Major retailers and buyers sourcing seafood from Thailand have signed up to a collective advocacy letter aimed at preserving important regulations to protect some of the most vulnerable workers in the world.
ETI,and a number of our corporate members including Aldi South, Morrisons, Sainsbury’s, Tesco and Waitrose, have joined German companies Aldi North, Lidl International, REWE and EDEKE, and US companies Cargill, Kroger, Albertsons Companies and Whole Foods in an open letter to the Royal Thai Government calling for the continuation of landmark labour reforms in Thailand, amidst fears that they may be rolled back.
The signatories also include one of the world’s largest pre-competitive seafood industry platforms, the UK’s Seafood Ethics Action Alliance (SEA Alliance) which covers multi-billion-dollar global seafood exports from Thailand.
The letter recognises the progress made by the Thai government to protect both the marine environment and workers from exploitation and urges the government to continue the reforms and work with national actors "to achieve a transition towards a legal, ethical and sustainable fishing sector.”
Art Prapha, Senior Advisor (Campaigns and Advocacy) at Oxfam America, congratulates all companies that signed the open letter: “This approach marks an important collective first step by major buyers of Thai seafood towards more effective implementation of fishery reforms, which protect an estimated 650,000, including large numbers of migrant workers, from exploitation and labour abuses. Consumers expect their seafood products not to cause human suffering and harm the environment, and food retailers have a leadership role to deliver on that expectation as much as possible.”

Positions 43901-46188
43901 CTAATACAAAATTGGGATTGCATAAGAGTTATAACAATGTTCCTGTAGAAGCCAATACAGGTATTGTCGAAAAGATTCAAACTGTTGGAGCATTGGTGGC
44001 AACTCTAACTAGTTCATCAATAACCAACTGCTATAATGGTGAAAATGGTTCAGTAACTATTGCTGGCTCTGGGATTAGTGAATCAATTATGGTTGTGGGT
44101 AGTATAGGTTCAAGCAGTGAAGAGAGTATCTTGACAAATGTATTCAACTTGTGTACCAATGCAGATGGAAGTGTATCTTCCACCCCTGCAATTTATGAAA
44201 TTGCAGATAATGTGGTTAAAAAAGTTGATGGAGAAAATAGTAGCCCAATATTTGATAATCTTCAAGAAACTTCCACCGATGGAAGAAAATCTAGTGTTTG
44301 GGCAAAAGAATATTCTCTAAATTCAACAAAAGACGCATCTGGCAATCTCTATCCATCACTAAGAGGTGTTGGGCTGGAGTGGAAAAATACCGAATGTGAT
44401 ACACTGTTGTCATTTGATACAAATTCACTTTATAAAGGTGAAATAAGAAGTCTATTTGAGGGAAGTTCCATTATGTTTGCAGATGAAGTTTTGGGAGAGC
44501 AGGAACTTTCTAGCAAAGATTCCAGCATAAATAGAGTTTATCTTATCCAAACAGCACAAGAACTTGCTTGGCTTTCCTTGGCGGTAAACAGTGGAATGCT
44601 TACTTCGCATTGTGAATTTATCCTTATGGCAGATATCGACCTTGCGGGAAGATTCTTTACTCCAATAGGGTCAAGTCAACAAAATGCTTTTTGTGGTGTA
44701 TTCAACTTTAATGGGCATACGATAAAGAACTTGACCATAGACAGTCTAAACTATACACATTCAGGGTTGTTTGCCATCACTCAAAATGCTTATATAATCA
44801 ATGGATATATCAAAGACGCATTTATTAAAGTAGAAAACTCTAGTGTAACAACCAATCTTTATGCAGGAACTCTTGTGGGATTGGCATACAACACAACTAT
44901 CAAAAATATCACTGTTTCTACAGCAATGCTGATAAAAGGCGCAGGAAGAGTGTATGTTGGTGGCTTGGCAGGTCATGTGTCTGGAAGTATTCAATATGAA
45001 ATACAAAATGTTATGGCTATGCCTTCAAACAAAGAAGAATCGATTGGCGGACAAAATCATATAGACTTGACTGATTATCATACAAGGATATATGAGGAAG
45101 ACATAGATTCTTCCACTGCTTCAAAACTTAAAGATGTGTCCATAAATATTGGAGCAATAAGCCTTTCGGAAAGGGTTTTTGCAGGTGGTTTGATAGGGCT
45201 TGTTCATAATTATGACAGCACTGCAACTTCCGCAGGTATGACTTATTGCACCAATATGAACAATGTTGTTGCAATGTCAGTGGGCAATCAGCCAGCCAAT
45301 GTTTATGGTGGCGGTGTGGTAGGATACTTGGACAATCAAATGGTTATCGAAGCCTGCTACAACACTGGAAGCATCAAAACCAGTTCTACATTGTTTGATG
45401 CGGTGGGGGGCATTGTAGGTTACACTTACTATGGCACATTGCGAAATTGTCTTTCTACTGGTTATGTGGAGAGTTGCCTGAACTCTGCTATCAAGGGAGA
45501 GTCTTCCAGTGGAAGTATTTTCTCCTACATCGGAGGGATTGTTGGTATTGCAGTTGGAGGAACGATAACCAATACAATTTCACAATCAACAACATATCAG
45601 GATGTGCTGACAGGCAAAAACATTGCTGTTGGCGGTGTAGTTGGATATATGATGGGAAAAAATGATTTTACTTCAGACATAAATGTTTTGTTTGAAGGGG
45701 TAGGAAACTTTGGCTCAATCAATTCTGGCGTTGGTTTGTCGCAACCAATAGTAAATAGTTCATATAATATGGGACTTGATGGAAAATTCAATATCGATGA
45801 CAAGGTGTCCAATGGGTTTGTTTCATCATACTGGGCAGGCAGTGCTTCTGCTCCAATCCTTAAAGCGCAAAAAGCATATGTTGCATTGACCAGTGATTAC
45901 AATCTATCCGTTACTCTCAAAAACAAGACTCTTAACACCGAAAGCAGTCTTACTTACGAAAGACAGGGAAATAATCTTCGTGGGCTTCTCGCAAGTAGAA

Oxfam has scored the world’s supermarkets, including many of the letter’s signatories, on measures they are taking to tackle human rights abuses in their supply chains, publishing an annual scorecard as part of its Behind the Barcodes campaign.
Nick Kightley, Strategic Lead, Food and Farming at ETI, adds: “It is vital that we build on this important initial step and bring all key stakeholders together to develop more tangible, and effective engagement with government in order to implement these reforms. Global buyers must continue to support their suppliers, work closely with the Thai government and engage with workers’ rights organisations and frontline NGOs to achieve sustainable impacts of the fishery reforms. Retailers yet to sign this letter should do so with immediate effect, and commit to taking a lead on collective advocacy on respecting human rights in their sourcing countries.”
ETI was one of 23 organisations, all members of the Seafood Working Group, who released a joint statement in December 2019 following the US government's decision to suspend trade preferences to Thailand. The statement urged the Thai government to take a number of actions required to get the benefits reinstated, including reforming labour legislation, ending the legal and judicial harassment of labour rights defenders and collaborating with worker organisations to end labour exploitation.
Nick Kightley concludes: “Leading seafood companies and international buyers must continue to send a clear message to the Thai government that they will not tolerate labour rights abuses against migrant workers in the seafood industry, and that they are monitoring and supporting the Thai government’s efforts to continue, progress, and implement these vital reforms.”